Hutt Valley DHB Logo

(04) 566 6999
HUTT HOSPITAL

 

Meet some of our local legends. Throughout the International Year of the Nurse and Midwife we will be showing-casing nurses and midwifes from our region and across the country who have made outstanding contributions to their professions.

Our careers pages lists current opportunities and we are looking to recruit positive and enthusiastic nurses and midwives who have a genuine interest in patient well-being, in a variety of clinical specialities.

 

 

Vera Louise Armstrong

  • Poppy, as she was known trained as a nurse and midwife in Wellington and was the first Matron at Hutt Valley hospital
  • She was instrumental in setting up training and nursing and midwifery practices at the newly opened Hutt Hospital in 1944.
  • Poppy graduated from Wellington Hospital (now CCDHB) in 1930 and two years later she gained her maternity qualifications.
  • Awarded a post-graduate course through the Florence Nightingale Committee scholarship, she travelled to England in 1939 but the course was abounded due to the outbreak of World War II.
  • She worked in hospitals in England looking after patients evacuated from London Hospitals and travelled through Canada before returning to work in Wellington and the Hutt in 1940.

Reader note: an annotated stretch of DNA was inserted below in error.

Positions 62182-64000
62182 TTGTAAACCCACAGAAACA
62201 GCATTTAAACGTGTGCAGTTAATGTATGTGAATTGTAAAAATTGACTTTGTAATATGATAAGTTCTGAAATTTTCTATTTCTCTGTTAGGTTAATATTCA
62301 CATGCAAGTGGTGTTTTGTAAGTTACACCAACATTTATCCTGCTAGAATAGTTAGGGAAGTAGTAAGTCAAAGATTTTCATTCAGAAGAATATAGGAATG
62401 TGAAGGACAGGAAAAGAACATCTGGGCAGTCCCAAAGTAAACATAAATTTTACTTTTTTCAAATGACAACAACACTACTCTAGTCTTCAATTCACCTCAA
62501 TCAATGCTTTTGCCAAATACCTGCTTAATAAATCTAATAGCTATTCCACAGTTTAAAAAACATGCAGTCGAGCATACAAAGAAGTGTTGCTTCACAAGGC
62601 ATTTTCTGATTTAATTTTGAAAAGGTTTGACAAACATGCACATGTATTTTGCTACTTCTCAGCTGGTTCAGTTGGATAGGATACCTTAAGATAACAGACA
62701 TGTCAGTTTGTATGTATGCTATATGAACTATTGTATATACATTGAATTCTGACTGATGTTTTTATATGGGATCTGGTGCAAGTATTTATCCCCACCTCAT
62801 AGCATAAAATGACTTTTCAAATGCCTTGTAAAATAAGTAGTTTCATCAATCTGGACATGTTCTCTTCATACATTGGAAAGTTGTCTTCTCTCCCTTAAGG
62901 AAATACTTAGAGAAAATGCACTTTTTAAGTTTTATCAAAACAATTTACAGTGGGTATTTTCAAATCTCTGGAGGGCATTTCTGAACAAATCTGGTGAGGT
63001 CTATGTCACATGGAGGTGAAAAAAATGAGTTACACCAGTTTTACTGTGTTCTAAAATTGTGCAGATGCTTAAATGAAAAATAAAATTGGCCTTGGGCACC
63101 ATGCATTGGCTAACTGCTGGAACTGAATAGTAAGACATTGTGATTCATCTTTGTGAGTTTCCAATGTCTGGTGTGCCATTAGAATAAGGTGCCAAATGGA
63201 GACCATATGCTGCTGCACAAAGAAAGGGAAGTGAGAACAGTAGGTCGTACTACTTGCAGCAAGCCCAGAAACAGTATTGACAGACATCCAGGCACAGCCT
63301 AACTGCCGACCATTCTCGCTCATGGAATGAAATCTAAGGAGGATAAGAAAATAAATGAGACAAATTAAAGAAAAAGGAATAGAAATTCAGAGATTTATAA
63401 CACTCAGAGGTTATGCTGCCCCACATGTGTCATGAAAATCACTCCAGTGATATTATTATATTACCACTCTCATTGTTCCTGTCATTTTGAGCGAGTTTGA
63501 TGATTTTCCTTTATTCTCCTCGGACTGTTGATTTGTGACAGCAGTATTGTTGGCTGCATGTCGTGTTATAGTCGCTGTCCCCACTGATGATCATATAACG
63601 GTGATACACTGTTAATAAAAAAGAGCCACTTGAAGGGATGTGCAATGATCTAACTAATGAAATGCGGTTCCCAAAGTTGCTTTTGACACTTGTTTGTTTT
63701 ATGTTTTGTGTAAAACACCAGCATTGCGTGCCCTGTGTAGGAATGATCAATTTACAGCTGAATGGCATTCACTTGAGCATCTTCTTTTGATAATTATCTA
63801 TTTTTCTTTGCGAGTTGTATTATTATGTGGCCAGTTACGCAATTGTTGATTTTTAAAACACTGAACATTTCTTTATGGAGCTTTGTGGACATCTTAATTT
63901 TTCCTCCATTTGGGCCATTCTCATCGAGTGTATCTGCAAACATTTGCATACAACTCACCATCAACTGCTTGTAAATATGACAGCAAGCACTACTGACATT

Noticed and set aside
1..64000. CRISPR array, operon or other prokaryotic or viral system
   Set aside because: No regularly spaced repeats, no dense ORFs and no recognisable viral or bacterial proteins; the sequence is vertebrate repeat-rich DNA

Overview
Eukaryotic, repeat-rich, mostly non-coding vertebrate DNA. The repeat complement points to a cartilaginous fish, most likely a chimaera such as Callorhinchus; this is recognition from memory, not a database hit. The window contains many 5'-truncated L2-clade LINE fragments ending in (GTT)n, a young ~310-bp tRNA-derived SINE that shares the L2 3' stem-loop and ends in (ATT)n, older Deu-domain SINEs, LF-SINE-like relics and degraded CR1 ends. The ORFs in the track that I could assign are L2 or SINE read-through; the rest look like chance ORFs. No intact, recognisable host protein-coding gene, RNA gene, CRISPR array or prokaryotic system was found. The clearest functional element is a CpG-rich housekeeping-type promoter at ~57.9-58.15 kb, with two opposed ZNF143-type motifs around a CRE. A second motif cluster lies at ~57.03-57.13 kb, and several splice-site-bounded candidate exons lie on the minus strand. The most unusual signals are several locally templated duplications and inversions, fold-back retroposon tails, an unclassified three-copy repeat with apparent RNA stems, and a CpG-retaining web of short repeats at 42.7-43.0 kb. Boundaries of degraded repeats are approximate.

• Leaving Hutt hospital in 1946, she continued nursing and held numerous positions across the region
  • She passed away in 1980 at the age of 83 in the very hospital which had its beginnings under her supervision.
Source: ‘Hospital in the Valley’ by Craig Mackenzie. Published by the Dunmore Press in 1983

Meet Suzanne Aubert 1835 to 1926

  • She was born in France yet New Zealand, more specifically Wellington became her home.
  • She was known as New Zealand’s first “district nurse”
  • She was one of the first to use native herbal remedies from Jerusalem (up the Whanganui River) for non-Māori communities.
  • Suzanne was also heavily involved in looking after Wellington’s homeless and set up the first soup kitchen in the region which still operates today.
  • For more information see the Home of Compassion website.
***

As we reflect on the mahi of nurses and midwives, we take inspiration from this whakataukī:

“Titiro whakamuri kōkiri whakamua – Look back and reflect so you can move forward.”

In so doing we honour our ancestors and learn from past mistakes.